Everyone is happy, right? The candidate found an opportunity that matches their skills, the hiring manager got someone that knows the specific programming language that they need, and you can move this Req into the 'Closed' folder and see if anyone brought in any extra Halloween candy to the break room.

    But there could be a longer term problem with this kind of approach to hiring, it can result in something called 'Resume Driven Development', a condition where the products that get ultimately developed and provided to customers become a reflection not of the requirements of the customers, but of the capabilities/resumes of the developers that work on the project. 

    What this looks like is pretty thoroughly explained in this piece from the O'Reilly Radar blog:

    Resume Driven Development happens when your group needs to hire a developer. It’s very hard to tell a non-technical HR person that you need someone who can make good decisions about software architecture, someone who knows the difference between clean code and messy code, and someone who’s able to look at a code base and see what’s unnecessary and what can be simplified. We frequently can’t do that ourselves. So management says, “oh, we just added Redis to the application, so we’ll need a Redis developer.” That’s great — it’s easy to throw out resumes that don’t say Redis; it’s easy to look for certifications; and sooner or later, you have a Redis developer at a desk. Maybe even a good one.

    And what does your Redis developer do? He does Redis, of course. So, you’re bound to have an application with a lot of Redis in it. Whenever he sees a problem that can be solved with Redis, that’s what he’ll do. It’s what you hired him for. You’re happy; he’s happy. Except your application is now being optimized to fit the resumes of the people you hired, not the requirements of your users.

    The problem is that your team is optimized around the inability to communicate at a critical stage: the inability of a technical team to specify what they really want (a developer with good programming taste and instincts), and instead hiring someone who has a particular skill or credential. I suspect that Resume Driven Development is quite pervasive: an overly complex application stack that’s defined by the people you hired, and by the current toys that the “cool kids” on the programming block get to play with, not by the requirements of the application.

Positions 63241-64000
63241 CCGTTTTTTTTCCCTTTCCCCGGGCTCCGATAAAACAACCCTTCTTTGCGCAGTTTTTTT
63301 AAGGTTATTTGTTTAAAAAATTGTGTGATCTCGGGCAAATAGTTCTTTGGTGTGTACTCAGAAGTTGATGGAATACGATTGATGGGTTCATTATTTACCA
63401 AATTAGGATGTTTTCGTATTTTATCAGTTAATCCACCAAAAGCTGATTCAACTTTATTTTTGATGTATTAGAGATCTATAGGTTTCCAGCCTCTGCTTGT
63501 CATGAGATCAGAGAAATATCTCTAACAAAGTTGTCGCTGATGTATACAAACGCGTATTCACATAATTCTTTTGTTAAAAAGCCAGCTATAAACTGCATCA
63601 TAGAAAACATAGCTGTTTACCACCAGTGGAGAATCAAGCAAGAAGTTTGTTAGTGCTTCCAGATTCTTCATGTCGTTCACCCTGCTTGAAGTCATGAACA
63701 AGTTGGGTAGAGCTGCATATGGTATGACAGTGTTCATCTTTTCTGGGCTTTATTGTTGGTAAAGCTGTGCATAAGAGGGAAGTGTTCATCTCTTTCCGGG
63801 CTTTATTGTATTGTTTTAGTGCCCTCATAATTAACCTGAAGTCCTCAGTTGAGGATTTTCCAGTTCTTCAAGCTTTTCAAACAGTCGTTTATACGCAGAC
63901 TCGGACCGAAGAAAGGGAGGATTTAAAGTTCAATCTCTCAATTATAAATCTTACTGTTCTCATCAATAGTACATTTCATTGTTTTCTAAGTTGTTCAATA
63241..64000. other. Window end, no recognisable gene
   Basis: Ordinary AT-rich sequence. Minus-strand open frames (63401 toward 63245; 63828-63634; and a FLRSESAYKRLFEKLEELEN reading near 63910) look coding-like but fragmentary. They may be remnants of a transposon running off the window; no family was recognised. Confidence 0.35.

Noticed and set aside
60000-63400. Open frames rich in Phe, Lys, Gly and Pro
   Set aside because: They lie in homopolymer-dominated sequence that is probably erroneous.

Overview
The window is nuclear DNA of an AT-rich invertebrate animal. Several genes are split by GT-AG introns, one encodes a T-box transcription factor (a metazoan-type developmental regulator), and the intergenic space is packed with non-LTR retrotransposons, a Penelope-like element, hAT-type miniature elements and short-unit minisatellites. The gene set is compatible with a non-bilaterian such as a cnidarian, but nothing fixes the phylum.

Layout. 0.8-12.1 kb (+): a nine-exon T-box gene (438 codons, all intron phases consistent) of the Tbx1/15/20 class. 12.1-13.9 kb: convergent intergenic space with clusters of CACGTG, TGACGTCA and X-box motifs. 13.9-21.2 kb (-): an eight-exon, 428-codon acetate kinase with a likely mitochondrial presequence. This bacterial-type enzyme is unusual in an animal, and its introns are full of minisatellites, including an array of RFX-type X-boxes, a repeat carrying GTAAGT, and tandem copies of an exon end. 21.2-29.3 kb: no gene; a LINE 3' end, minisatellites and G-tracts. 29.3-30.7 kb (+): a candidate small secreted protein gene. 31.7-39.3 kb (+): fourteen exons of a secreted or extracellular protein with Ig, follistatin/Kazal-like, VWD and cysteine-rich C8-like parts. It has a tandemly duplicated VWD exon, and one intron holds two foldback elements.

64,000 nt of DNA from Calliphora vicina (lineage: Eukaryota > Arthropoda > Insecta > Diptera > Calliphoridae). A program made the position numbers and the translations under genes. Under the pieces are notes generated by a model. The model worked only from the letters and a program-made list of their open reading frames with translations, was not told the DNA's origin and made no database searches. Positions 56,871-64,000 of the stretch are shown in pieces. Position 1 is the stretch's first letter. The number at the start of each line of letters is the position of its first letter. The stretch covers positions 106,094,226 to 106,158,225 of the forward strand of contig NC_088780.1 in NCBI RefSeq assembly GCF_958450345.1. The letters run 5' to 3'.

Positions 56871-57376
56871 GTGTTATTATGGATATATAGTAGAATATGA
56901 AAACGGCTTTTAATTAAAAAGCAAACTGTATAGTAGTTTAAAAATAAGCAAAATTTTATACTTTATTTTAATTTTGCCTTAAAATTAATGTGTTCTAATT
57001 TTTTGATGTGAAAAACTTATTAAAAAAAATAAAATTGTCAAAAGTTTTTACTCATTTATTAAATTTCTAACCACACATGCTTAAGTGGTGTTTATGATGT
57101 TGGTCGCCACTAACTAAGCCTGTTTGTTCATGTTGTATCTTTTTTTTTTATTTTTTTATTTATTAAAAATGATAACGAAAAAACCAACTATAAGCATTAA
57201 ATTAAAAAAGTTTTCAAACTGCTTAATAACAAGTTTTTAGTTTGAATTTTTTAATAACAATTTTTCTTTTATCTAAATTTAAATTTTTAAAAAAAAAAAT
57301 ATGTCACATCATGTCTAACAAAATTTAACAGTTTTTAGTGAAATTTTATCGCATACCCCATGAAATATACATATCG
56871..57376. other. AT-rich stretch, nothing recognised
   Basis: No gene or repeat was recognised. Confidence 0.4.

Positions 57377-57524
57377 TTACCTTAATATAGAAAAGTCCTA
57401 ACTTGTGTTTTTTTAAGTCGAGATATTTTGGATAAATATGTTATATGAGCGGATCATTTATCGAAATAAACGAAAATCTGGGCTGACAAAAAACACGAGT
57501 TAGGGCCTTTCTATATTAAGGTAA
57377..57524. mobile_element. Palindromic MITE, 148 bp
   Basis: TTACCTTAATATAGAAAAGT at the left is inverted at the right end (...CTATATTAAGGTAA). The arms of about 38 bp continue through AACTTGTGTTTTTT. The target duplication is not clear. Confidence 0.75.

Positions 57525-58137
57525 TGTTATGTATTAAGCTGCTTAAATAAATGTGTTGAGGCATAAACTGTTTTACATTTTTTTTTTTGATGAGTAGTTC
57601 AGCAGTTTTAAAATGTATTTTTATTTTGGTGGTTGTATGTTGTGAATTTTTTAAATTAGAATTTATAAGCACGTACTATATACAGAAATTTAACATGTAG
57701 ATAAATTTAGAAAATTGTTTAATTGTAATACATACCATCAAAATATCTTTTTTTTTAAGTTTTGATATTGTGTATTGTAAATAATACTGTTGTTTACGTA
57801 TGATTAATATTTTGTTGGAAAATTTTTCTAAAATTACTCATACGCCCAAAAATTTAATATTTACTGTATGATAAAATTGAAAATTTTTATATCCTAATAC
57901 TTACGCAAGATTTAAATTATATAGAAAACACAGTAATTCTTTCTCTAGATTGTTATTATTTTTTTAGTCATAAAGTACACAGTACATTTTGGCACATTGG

A pretty good example and reminder that in hiring, as in the rest of life, you get what you pay for, or in this case, what you ask for.

    And I think this problem, or this tendency, might only get more likely over time as organizations try and move to more 'just-in-time' talent acquisition strategies that incorporate more and more contingent workers.

    It is not an easy problem to solve for sure. The natural or easy tendency is to try and define or simplify the hiring process into simple or discrete definitions. Hire Person 'A' with Skill 'B', to code in Product 'C', that kind of thing.

    But there is a definitely some advantages that can be accrued by expanding, at least somewhat, the requirements for both technical and even non-technical roles.  The warning though, that Resume Driven Development suggests, is that unless you know exactly what you will need, for at least the foreseeable future, then you are going to get forced into being locked in to a set of people and technologies that you may not want to be locked in with.

    Monday
    Oct132014

    Some final thoughts and thanks from #HRTechConf 2014

    Last Friday we wrapped up the 17th Annual HR Technology Conference, what I believe was an extremely successful event and for attendees, exhibitors, sponsors, press, analysts, bloggers, and everyone else in the large HR Technology community, a professionally and personally valuable experience.

    For me, who spent the bulk of my time in 2014 planning, preparing, organizing, promoting, and then for lack of a better term, hosting the Conference, it will still probably take a few more days/weeks for everything to settle in and to take the feedback and observations from the last week and incorporate that into next year's planning process. But I did take the weekend to kind of decompress, tried to stay (mostly) offline and catch up on my sleep, and to think about my initial thoughts about the Conference that I would like to share, and more importantly, to publicly thank at least a few people that played an important part in the event this year.

    First - three quick general thoughts about the event 

    1. I thought there was great energy and enthusiasm at the event - in the Expo, at the General Sessions and Awesome New Tech demonstrations, during the parts of concurrent sessions that I was able to see, and of course at the receptions and dinners that I attended.  Even by last Friday, Day 4 of the event, we had a lively and engaged audience for the Awesome New Startups demo that started EARLY at 8AM, and then for Ray Wang's closing keynote. Excitement or engagement is a really hard thing to measure, but so many folks stopped me to tell me that they just felt a better vibe around the show this year, that I wanted to mention that. I want HR Tech to be energizing and fun, and I hope we succeeded in that.